The original bill that led to the creation of NIMH was even entitled the "National Neuropsychiatric Institute Act," emphasizing its medical mandate. And during the hearings several speakers cautioned that this new addition to the National Institutes of Health should focus its resources on psychiatric illnesses, not on "personal problems." In her testimony, Ms. Lee Steiner, for example, strongly urged NIMH to focus on "psychiatric disorders" rather than problems such as "unhappiness over maladjustments in work, the problems of love and courtship ... The psychiatrist is not the specialist here. Even the best-trained psychiatrists do not necessarily have an internship in the problems of normal living."

NIMH, however, had much grander plans than merely confining itself to severe psychiatric disorders. The psychiatric architects of NIMH had all been trained in Freudian theory and believed that there was a continuum between mental health and mental illness. Dr. Robert Felix, the first director of NIMH, was trained as a psychoanalyst and claimed that "prevention of mental illness implies ... the provision of a climate in which each citizen has optimum opportunities for sustained creative and responsible participation in the life of the community and for the development of his own particular potentialities."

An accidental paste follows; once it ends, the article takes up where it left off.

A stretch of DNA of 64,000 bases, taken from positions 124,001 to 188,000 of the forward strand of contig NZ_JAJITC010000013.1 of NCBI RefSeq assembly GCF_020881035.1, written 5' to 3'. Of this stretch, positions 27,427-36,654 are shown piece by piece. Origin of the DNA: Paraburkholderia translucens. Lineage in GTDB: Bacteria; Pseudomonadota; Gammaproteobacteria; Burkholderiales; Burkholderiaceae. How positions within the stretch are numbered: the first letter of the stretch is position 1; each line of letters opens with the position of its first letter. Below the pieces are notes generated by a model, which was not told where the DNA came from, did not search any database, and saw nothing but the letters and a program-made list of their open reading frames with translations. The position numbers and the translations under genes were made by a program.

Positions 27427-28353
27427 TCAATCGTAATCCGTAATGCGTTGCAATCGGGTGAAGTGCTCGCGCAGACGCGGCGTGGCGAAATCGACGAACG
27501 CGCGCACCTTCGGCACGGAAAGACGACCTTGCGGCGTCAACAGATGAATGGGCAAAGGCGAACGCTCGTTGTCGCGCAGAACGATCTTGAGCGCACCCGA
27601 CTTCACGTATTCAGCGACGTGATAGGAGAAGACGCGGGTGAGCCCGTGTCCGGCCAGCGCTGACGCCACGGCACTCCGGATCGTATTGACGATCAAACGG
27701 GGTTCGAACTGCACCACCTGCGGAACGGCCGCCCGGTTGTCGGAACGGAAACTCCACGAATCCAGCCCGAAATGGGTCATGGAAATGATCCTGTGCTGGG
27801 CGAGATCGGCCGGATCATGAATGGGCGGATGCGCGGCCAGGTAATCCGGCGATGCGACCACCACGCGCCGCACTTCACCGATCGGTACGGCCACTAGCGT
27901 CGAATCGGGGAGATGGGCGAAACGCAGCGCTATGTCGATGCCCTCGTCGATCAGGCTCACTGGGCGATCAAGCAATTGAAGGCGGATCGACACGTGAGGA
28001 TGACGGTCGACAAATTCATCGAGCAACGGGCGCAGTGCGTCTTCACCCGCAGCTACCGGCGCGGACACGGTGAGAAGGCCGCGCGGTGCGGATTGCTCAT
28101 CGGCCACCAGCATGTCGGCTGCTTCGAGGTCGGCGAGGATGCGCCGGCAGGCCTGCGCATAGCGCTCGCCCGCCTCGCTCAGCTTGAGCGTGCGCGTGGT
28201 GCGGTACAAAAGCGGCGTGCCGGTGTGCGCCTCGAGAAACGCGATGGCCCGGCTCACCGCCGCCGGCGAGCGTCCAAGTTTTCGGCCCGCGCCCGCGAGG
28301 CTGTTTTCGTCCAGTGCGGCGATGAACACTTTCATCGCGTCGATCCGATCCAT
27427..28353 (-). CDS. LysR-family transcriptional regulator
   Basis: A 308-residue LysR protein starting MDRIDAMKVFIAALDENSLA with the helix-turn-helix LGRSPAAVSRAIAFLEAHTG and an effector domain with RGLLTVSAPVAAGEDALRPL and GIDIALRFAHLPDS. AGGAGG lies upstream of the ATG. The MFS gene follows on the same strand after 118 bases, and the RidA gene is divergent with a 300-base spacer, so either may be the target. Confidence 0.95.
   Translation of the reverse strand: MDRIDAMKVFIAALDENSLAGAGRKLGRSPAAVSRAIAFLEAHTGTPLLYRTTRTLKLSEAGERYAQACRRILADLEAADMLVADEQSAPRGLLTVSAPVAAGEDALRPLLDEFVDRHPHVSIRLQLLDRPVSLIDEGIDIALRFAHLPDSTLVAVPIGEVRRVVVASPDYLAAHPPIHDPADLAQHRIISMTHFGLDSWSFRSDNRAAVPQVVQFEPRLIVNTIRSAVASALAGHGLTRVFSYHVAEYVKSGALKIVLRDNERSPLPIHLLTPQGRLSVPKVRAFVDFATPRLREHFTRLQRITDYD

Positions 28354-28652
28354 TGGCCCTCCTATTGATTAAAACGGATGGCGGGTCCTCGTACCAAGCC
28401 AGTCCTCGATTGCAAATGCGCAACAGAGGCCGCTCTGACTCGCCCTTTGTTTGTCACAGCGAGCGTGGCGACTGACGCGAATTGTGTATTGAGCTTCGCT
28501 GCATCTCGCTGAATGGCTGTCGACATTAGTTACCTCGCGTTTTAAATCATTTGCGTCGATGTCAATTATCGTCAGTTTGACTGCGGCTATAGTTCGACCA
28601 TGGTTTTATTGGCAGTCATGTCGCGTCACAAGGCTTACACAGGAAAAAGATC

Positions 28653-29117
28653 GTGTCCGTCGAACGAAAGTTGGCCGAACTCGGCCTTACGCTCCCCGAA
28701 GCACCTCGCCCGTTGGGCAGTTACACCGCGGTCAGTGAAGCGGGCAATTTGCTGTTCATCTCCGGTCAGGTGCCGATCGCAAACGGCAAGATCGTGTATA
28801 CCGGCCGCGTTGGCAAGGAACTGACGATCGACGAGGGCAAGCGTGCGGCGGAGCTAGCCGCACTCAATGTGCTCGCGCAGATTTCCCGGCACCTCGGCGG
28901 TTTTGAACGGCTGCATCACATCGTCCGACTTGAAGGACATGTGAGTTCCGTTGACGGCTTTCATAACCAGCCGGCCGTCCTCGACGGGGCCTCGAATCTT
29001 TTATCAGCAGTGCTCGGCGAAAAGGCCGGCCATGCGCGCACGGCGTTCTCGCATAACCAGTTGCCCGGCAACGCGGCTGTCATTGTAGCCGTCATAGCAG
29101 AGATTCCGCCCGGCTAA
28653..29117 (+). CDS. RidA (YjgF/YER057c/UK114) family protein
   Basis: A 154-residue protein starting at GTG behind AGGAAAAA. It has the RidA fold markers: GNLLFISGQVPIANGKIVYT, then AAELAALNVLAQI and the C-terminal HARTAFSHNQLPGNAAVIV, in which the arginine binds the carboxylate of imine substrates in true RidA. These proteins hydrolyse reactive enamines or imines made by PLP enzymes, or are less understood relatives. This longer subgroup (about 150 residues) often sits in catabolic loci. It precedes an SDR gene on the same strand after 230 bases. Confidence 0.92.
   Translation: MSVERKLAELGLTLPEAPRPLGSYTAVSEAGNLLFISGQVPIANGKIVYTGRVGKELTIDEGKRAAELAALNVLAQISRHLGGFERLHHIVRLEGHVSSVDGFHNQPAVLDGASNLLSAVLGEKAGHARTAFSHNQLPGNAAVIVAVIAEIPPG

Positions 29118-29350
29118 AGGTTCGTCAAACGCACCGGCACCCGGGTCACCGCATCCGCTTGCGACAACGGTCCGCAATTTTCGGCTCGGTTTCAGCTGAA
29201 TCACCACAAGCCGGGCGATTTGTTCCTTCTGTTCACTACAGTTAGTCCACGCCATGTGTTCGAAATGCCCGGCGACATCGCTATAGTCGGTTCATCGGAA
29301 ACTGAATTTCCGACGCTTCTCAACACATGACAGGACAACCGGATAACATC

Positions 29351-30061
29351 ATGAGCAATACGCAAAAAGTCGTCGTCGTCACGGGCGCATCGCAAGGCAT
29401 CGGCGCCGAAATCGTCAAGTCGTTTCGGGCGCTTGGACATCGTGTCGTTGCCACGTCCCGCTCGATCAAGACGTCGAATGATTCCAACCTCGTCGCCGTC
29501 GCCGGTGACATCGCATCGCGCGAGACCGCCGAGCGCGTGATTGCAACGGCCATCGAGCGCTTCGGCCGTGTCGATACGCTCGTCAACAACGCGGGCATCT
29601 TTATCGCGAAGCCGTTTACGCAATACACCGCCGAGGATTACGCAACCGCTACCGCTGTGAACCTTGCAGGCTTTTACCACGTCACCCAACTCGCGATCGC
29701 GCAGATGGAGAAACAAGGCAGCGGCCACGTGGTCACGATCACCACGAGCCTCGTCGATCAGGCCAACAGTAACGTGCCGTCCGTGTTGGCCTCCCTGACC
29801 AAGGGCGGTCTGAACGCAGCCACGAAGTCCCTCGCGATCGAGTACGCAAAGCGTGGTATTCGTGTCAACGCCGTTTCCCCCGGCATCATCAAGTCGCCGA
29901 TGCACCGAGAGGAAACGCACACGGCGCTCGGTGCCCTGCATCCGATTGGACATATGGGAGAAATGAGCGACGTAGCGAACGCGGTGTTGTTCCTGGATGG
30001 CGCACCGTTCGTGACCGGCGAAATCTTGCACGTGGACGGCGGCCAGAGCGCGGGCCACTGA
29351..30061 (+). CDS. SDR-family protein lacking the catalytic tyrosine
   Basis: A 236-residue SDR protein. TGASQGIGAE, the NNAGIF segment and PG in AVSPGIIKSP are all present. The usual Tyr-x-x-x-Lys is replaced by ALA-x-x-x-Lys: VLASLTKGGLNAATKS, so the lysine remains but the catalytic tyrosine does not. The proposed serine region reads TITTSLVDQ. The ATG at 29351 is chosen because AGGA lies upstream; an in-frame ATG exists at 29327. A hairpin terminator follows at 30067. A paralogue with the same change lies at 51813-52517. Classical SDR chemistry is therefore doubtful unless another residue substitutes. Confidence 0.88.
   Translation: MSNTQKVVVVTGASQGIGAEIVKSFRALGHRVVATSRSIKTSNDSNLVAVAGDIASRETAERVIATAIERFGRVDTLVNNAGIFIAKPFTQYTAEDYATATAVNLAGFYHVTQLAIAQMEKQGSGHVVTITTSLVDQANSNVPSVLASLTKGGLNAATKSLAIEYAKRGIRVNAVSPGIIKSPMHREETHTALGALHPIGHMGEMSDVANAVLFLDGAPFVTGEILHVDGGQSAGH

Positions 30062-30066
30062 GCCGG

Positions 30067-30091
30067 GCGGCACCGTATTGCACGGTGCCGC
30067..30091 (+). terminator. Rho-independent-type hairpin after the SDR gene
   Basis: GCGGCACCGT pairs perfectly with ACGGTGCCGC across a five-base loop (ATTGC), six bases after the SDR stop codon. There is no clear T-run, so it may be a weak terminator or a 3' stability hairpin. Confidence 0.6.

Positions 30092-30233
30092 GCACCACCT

Dr. Stanley Yolles, the second director of NIMH, stated that psychiatrists had the responsibility "to improve the lives of the people by bettering their physical environment, their educational and cultural opportunities, and other social and environmental conditions." And Dr. Bertram Brown, the third director, urged psychiatrists to think of themselves as community "caretakers" and to be involved in such activities as "city planning." "It is more than fantasy," said Brown, "to conceive that one form of assistance to a mayor may be a psychiatrist, since this has already happened in New Orleans."

By the late 1960s, NIMH was involved in activities such as city planning. Dr. Leonard Duhl, a high-ranking NIMH official, claimed in 1968 that the role of mental health professionals should be as a "change agent in society," with the goal of helping "construct a social system that produces mentally healthy individuals." By the 1970s, NIMH-funded Community Mental Health Centers (CMHCs) were involved in many community projects. In Los Angeles, for example, a CMHC organized parents to get a traffic light installed near a school. In Philadelphia, a CMHC board included "resolv[ing] the underlying causes of mental health problems such as unequal distribution of opportunity, income, and benefits of technical progress" as part of its mission statement. And in Chicago, a CMHC board hired Saul Alinsky, a well-known social activist, to advise them on how to promote mental health.